Questions to Ask Yourself


The normal programming model in WCF relies on addresses, bindings, and contracts. Nowhere in that programming model is there mention of channels or channel managers. As you’ve seen in previous chapters, channels and channel managers do real messaging work, but working directly with these types is prohibitive in most environments. Instead of being part of the normal programming model, channels and channel managers are a vital part of the flexibility needed for current and future messaging requirements. This includes the transports, protocols, and message encodings required in an application, as well as the ones that will undoubtedly arise in the future. The ServiceModel layer serves to manage the lifetime of these channel layer constructs, provide higher-level functionality not suited to the channel layer (like service instancing and message filtering), and expose to the developer an easy-to-use developer application programming interface (API).

Before we delve into the anatomy of the client and the dispatcher, let’s spend some time examining the issues that we would need to take into account if we rely only on the channel layer. Consider the following application, which sends itself a message using the messaging infrastructure created by the BasicHttpBinding:

 using System; using System.Collections.Generic; using System.Text; using System.ServiceModel; using System.ServiceModel.Channels; internal sealed class App {   static void Main() {     // create a binding     BasicHttpBinding binding = new BasicHttpBinding();     // create an address     Uri address = new Uri("http://localhost:4000/MyListener");     // build the ChannelListener stack     IChannelListener<IReplyChannel> listenerStack =       binding.BuildChannelListener<IReplyChannel>(address,         new BindingParameterCollection());     // Open the listener stack     listenerStack.Open();     // Create the Channel stack     IReplyChannel receiveChannels = listenerStack.AcceptChannel();     // Open the channel stack     receiveChannels.Open();     // Try to Receive a Message, need to do async     receiveChannels.BeginReceiveRequest(       new AsyncCallback(receiveRequest), receiveChannels);     // build the channel factory stack     IChannelFactory<IRequestChannel> channelFactoryStack =       binding.BuildChannelFactory<IRequestChannel>(         new BindingParameterCollection());     // open the channel factory stack     channelFactoryStack.Open();     // create the channel stack from the channel factory stack     IRequestChannel sendChannels =       channelFactoryStack.CreateChannel(new EndpointAddress(address));     // open the channel stack     sendChannels.Open();     // send a message to the receiver     Message reply =       sendChannels.Request(Message.CreateMessage(MessageVersion.Soap11,                                                  "urn:SomeAction",                                                  "Hi there"));     // show the contents of the reply     Console.WriteLine("\nReply Received:\n{0}", reply.ToString());     // cleanup     sendChannels.Close();     channelFactoryStack.Close();     listenerStack.Close();   }   // invoked when a message is received   private static void receiveRequest(IAsyncResult ar) {     // get the channel stack     IReplyChannel channels = (IReplyChannel)ar.AsyncState;     // get the requestContext     RequestContext context = channels.EndReceiveRequest(ar);     // show the received message     Console.WriteLine("\nRequest Received:\n{0}",                        context.RequestMessage.ToString());     // create a reply     Message reply = Message.CreateMessage(MessageVersion.Soap11,                                           "urn:SomeReplyAction",                                           "Hi there back");     // send the reply     context.Reply(reply);     // close the context     context.Close();     // close the channels     channels.Close();   } }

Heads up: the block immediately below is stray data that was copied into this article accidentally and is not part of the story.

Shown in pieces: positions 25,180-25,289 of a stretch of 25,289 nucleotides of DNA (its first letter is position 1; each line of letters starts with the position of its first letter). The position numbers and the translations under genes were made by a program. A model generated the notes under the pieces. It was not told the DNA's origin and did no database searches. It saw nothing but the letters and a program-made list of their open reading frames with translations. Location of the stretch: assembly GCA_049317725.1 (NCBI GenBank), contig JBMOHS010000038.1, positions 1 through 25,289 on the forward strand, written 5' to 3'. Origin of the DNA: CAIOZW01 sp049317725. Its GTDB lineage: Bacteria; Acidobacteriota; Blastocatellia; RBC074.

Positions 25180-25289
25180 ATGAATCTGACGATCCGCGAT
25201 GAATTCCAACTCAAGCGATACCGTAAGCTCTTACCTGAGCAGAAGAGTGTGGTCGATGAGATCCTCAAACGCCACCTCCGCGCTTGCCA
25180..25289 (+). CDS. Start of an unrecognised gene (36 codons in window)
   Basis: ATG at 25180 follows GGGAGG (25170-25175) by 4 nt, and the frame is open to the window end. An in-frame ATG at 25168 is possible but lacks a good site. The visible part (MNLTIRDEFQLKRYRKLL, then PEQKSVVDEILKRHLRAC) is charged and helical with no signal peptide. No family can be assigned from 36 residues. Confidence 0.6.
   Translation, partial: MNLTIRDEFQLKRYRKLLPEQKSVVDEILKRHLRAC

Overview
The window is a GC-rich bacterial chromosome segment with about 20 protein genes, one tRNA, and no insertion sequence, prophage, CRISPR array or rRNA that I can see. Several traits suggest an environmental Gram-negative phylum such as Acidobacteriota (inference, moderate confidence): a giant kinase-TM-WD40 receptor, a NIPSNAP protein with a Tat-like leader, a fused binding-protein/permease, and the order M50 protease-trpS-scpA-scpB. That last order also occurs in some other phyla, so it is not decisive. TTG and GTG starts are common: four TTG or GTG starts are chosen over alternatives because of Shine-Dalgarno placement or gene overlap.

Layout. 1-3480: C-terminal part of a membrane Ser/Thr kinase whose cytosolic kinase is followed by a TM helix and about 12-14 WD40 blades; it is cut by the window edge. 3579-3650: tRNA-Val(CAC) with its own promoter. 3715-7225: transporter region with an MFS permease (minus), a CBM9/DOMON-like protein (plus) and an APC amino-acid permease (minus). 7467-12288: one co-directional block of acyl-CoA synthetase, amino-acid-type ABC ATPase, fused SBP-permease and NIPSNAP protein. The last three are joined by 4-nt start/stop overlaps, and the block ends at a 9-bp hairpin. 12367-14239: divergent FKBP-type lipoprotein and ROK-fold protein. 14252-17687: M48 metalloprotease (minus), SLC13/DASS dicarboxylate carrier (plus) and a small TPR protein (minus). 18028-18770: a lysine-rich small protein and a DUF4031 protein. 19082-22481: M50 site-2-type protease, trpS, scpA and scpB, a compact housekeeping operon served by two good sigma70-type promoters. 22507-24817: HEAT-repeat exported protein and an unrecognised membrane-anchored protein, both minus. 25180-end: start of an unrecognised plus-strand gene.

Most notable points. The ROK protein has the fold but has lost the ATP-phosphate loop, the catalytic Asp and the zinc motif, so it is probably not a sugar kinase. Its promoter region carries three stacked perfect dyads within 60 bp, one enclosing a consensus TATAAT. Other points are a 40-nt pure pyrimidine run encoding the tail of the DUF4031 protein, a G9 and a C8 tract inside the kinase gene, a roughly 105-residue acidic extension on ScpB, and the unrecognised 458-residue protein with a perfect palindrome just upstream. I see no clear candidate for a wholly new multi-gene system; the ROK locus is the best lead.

Most of these lines of code are devoted to creating and managing the lifetime of the channel managers and channels required to send and receive a message. Even with all of this code, this application is limited in its functionality. For example, we can send and receive only one message; adding support for additional transports, protocols, and encodings requires much more code; the sender and receiver have no way to expose a contract via Web Services Description Language (WSDL) and Extensible Schema Definition (XSD); and so on. Adding this sort of functionality manually is a daunting task. Among their other roles, the dispatcher and the client automate this work, thereby allowing us to focus on the functionality of our application rather than the infrastructure.




Inside Windows Communication Foundation
Inside Windows Communication Foundation (Pro Developer)
ISBN: 0735623066
EAN: 2147483647
Year: 2007
Pages: 106
Authors: Justin Smith

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